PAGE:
A highly-regarded VP of Research & Development recently told us that his best projects were those in which risks were actively managed throughout the product development process. He was referring to the various risks typically associated with market success, technological feasibility, environmental impacts, regulatory requirements, and supplier reliability. Since none of these sources of uncertainty can ever be eliminated entirely, they must be managed—the most logical process for which involves five key activities: Identification; Prioritization; Selection: Resolution; and Monitoring.
The identification of risks must take place at the very start of your new product development project. Your cross-functional project team needs to answer the question: “What are the areas of risk or uncertainty associated with this project?” Once identified, the risks should subject to prioritization, according to their potential impact and likelihood, followed by a selection of those with the most significant importance and priority.
Resolution of the selected areas of risk takes an approach that is highly dependent on the nature of the uncertainty. For a source of uncertainty like “market size,” resolution could involve some secondary research. Alternatively, if the uncertainty relates to the customer’s “willingness to buy,” resolution may include the production of prototypes, coupled with an active engagement with your end-user to establish their level of interest in your product concept. Uncertainty may also be associated with technological feasibility, whose resolution could include various methods of research (e.g., ethnography and customer visits) or experimentation (e.g., simulation and prototyping), depending on the maturity of the technology and your experience with it.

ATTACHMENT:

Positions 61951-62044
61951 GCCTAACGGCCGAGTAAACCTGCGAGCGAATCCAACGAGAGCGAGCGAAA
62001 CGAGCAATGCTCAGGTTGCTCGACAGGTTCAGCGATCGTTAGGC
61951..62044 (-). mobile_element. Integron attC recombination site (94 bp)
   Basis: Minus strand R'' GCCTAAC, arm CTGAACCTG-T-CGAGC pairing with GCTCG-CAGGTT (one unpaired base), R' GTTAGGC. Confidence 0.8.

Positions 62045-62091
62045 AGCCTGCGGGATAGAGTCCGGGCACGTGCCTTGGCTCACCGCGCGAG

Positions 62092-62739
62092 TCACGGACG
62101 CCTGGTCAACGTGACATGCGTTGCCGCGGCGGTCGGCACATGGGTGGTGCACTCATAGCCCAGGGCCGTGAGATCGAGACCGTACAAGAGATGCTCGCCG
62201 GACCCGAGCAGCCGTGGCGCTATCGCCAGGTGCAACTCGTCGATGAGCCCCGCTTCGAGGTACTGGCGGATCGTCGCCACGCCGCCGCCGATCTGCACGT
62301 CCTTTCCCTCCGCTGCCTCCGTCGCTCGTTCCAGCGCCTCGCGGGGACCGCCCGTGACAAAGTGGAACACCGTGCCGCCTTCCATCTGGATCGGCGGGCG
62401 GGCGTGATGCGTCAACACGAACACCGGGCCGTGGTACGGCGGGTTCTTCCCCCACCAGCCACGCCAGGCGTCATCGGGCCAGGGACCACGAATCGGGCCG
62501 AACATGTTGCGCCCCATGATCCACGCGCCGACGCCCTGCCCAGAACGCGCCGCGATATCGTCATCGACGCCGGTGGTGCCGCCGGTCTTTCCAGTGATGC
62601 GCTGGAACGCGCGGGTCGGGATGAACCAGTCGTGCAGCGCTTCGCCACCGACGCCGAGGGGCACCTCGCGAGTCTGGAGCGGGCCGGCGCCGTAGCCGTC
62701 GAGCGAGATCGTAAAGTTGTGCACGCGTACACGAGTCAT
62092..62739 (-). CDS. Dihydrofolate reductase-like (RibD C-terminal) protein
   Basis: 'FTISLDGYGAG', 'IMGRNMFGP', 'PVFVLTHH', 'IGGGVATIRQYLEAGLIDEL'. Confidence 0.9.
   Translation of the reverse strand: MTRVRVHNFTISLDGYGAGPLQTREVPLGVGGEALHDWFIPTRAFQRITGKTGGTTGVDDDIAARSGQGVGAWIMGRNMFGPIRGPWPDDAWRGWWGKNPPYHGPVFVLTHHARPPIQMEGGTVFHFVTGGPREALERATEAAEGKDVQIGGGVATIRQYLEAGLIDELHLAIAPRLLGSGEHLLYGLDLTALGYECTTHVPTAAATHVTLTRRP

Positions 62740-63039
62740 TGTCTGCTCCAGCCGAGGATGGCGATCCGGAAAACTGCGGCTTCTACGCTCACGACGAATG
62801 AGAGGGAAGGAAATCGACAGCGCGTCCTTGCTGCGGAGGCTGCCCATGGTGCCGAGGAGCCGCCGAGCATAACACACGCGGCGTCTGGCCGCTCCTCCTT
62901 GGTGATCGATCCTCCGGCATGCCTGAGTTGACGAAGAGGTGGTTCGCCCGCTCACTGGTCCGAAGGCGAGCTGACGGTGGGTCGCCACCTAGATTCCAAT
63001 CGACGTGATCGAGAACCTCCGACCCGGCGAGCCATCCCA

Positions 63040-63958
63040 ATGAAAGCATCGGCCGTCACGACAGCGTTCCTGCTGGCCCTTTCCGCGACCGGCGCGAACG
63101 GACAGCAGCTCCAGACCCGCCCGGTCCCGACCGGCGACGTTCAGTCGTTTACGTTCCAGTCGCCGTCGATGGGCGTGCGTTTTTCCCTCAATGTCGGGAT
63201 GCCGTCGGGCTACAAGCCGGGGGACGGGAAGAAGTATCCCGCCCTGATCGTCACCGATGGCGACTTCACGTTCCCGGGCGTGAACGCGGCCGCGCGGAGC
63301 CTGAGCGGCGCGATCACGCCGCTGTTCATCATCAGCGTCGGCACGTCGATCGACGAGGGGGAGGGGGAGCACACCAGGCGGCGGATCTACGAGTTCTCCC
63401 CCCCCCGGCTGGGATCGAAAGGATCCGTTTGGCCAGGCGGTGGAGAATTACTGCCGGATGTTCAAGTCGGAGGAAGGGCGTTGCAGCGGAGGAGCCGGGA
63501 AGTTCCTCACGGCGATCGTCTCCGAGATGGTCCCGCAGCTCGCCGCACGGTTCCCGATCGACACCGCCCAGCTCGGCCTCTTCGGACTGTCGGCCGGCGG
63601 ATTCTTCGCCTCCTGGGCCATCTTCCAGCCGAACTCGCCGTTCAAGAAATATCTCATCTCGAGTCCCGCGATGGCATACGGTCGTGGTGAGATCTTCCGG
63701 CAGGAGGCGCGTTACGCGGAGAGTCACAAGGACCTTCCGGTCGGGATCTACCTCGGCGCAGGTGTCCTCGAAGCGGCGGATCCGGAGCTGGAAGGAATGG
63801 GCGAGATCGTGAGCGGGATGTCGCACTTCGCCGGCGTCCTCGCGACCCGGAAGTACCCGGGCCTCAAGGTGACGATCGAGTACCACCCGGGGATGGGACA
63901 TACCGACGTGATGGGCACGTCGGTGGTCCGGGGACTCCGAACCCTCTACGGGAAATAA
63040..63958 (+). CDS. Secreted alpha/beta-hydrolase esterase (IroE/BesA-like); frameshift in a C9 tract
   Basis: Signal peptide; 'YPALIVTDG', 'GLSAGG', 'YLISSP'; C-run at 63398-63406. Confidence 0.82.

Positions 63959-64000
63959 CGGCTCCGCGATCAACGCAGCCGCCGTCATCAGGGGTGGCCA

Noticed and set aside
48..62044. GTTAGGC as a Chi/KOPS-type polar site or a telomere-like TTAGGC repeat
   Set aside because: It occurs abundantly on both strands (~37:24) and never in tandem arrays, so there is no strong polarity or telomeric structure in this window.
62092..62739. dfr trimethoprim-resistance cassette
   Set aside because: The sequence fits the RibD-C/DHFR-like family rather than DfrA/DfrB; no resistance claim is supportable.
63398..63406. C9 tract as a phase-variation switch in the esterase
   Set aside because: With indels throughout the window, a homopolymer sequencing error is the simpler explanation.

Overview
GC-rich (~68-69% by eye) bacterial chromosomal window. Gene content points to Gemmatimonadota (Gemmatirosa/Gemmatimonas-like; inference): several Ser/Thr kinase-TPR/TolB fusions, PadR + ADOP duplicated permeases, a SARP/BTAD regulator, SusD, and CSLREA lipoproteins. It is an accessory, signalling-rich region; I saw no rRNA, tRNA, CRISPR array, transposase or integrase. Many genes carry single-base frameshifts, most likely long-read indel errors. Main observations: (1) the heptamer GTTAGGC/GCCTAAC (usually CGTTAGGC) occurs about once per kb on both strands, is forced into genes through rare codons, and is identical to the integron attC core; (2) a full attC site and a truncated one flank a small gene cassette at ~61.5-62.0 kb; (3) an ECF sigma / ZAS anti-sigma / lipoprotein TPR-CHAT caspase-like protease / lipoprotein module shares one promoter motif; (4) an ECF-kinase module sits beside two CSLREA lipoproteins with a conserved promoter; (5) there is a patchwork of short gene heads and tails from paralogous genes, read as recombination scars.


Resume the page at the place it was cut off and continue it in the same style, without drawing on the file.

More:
Finally, your progress in resolving the selected areas of risk must be subject to active and regular monitoring. This can be achieved in several different ways. For instance, you might find it most helpful to monitor directly following a project iteration, or perhaps during a daily/weekly meeting at your project board. Either way, to facilitate challenges to your assumptions, we recommend the involvement of contrarians—a role that we’ve found to work most productively when recruiting peers from outside of your project team. This is when your project team and management will be deciding whether to kill the project, put it hold, or proceed and prove out additional assumptions.
Based on numerous observations and our many years of experience, it has become evident that the product development processes in most companies do a rather poor job of identifying and mitigating risk. They may provide a checklist of criteria to watch out for, and employ standardized documentation that attempts to anticipate every eventuality. However, we found that these precautionary measures often fail to prevent the kinds of unpleasant surprises that result in cost overruns, missed launch dates, and sub-par performance in the marketplace.
In response to these and other shortcomings of traditional ‘phased and gated’ processes, we have developed an alternative approach: “Exploratory PD®” (ExPD). ExPD seeks to minimize risk by detecting and managing uncertainties—namely the unknowns, assumptions, or risks associated with a particular product. Through the resolution of uncertainties and reductions in risk, our approach is better suited for achieving the goals of increased commercial and technical success, and a shorter time-to-market, while making better use of resources available.
Drotar and Morrissey, the creators of ExPD, developed an accompanying software package called the Product Risk Framework™. They received an NSF STEM I-Corp sponsored by the University of Chicago, and the NSF research facilitated the identification of existing product risk solutions and minimum viable product (MVP) input that was instrumental in informing the design and development of the Product Risk Framework.